Tim (Paul Rudd) is an upwardly mobile mid-level corporate executive who is invited to the Dinner by the CEO Lance Fender (Bruce Greenwood). Tim views this as his big chance for advancement. He literally (in his car) runs into Barry (Steve Carell), who works for the IRS, but is also a taxidermist. Barry is a naïf who makes puppets out of dead rats. Tim can’t get rid of him and he causes Tim inordinate problems, especially with Tim’s gorgeous girlfriend, Julie (Stephanie Szostak). The movie is basically about Tim trying to get Julie back after Barry screws everything up after which Julie bolts due to two things: Barry’s interference, and her disappointment that Tim would even consider attending the dinner. Naturally, Tim brings Barry to the dinner as his “schmuck.”
This wasn’t as bad as I imagined, but hell probably isn’t as hot as I imagine, either. Based on the 1998 French film Le Diner de Cons, written and directed by Francis Veber, it starts off with two strikes against it. As most people probably know by now, a “schmuck” is Yiddish for the male member. This is so widely known that it is inappropriate for a movie title. Would anybody title a movie “Dinner for D***s” or any other crude name for the male member? A much more appropriate name, and one that wouldn’t descend into crudity, would be Dinner for Schlemiels. Schlemiel is Yiddish for a dummy; someone who is taken advantage of, a born loser, which is the idea director/ producer Jay Roach is trying to get across. But Roach is responsible for producing films like Borat (2006) and Bruno (2009), two films that were made with the intention of being as offensive as possible. So it’s not surprising that, given the choice of something offensive and something that wouldn’t offend, Roach would choose the former.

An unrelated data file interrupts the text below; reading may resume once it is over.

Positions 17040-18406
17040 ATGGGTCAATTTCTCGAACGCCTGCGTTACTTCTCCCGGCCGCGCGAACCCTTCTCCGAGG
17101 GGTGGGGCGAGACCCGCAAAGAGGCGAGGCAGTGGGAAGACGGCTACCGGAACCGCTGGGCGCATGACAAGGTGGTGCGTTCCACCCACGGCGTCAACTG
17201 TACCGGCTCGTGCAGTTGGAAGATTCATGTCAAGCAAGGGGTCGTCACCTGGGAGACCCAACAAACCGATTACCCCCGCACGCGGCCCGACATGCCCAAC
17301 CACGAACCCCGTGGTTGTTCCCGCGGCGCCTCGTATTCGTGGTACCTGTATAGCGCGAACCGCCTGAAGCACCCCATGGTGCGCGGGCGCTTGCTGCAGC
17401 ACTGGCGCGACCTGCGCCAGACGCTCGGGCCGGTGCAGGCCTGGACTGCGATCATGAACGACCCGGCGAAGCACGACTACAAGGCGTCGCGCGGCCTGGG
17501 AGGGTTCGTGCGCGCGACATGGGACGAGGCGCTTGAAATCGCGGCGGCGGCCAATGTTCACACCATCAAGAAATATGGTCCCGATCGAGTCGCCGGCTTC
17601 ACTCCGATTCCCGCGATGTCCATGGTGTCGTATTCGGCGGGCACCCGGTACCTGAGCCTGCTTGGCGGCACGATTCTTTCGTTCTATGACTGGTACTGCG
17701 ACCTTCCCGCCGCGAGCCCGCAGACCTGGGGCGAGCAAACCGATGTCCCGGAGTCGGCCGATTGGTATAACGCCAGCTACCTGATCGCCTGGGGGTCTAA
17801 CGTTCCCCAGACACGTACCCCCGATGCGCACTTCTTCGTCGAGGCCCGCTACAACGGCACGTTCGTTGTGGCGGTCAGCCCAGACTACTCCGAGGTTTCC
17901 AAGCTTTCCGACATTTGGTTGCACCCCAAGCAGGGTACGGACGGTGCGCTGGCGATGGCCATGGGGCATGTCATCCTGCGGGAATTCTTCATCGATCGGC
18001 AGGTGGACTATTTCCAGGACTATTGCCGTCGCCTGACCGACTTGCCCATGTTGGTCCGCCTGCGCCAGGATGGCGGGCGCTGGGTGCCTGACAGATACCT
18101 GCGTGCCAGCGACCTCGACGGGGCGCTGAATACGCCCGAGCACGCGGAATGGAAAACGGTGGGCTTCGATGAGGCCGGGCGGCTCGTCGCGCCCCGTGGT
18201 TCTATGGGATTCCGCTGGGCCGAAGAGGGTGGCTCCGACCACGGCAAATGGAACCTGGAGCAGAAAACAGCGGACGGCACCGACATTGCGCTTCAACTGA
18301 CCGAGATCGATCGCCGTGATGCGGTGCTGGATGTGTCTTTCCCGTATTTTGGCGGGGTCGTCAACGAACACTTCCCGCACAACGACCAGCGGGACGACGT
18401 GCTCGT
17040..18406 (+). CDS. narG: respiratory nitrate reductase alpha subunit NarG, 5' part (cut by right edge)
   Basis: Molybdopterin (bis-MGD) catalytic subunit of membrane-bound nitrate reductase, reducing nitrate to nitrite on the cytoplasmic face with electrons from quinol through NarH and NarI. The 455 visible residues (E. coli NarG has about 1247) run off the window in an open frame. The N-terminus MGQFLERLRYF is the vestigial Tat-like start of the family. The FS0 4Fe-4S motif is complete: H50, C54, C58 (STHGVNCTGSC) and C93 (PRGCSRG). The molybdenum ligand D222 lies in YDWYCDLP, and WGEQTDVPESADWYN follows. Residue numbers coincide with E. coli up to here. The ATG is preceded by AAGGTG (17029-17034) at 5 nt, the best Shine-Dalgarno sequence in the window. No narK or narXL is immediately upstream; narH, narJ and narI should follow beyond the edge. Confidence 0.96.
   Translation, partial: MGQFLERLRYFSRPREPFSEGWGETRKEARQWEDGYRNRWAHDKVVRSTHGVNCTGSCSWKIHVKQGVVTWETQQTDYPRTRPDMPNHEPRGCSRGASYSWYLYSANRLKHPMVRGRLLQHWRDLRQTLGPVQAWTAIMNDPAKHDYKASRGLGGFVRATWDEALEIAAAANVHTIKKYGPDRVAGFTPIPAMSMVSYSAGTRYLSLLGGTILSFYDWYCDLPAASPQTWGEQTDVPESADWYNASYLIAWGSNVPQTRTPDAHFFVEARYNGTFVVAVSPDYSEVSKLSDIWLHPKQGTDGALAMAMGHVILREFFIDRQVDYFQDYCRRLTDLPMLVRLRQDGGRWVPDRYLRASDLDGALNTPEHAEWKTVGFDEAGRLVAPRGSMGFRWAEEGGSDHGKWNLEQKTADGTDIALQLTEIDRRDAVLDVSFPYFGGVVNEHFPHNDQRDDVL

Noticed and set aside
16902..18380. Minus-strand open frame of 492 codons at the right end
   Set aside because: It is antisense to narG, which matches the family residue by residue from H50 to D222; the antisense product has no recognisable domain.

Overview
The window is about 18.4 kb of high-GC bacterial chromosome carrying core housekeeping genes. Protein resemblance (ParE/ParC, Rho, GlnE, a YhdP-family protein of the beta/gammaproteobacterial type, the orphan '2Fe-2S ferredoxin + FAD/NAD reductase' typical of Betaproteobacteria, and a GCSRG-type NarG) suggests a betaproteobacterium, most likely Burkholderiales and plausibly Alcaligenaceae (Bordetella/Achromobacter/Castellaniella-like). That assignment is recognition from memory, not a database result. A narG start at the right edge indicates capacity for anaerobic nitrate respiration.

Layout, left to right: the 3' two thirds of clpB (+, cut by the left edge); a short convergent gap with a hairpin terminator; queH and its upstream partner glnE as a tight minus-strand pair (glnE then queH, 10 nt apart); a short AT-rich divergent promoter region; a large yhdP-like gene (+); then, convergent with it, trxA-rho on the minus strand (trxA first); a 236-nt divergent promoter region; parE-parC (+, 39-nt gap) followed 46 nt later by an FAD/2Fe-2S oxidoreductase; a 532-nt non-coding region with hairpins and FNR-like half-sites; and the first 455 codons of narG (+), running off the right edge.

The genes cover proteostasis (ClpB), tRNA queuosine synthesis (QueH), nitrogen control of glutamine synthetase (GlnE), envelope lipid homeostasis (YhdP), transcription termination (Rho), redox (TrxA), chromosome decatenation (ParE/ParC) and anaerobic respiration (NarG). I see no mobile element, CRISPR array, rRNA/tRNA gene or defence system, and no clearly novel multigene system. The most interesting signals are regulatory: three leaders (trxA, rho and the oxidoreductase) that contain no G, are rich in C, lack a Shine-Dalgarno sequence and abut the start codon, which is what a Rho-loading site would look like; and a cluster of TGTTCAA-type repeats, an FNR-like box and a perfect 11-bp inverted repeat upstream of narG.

Second, it’s victimized by yet another horrible trailer. When I saw the trailer I shuddered, realizing I would probably have to sit through something that looked that awful. The trailer concentrates on the dinner that corporate bigwigs host to poke fun at people who fit their idea of being a schlemiel. This is not the main theme of the movie, however. The dinner is just the vehicle for the dénouement, and takes up only about 15 minutes of the run time.
There’s even a sharp-breaking curve heading towards the plate representing strike three. That curve is the presence of annoying professional laughers at the screening I attended. As usual the laughers diminished the movie. There is little more annoying than to be sitting near someone who laughs at almost every line, even if it’s not intended to be humorous.
These two strikes are too bad because the movie actually has a fairly nice story and sensitive moral, even if Carell’s character is over the top. While Rudd, Carell, Greenwood, and the others give very good performances, and Szostak brings a lot more than her stunning beauty to the film, the most entertaining performance is by Jemaine Clement, who plays Kieran, a bizarre photographer. The screen lit up whenever Clement was on screen.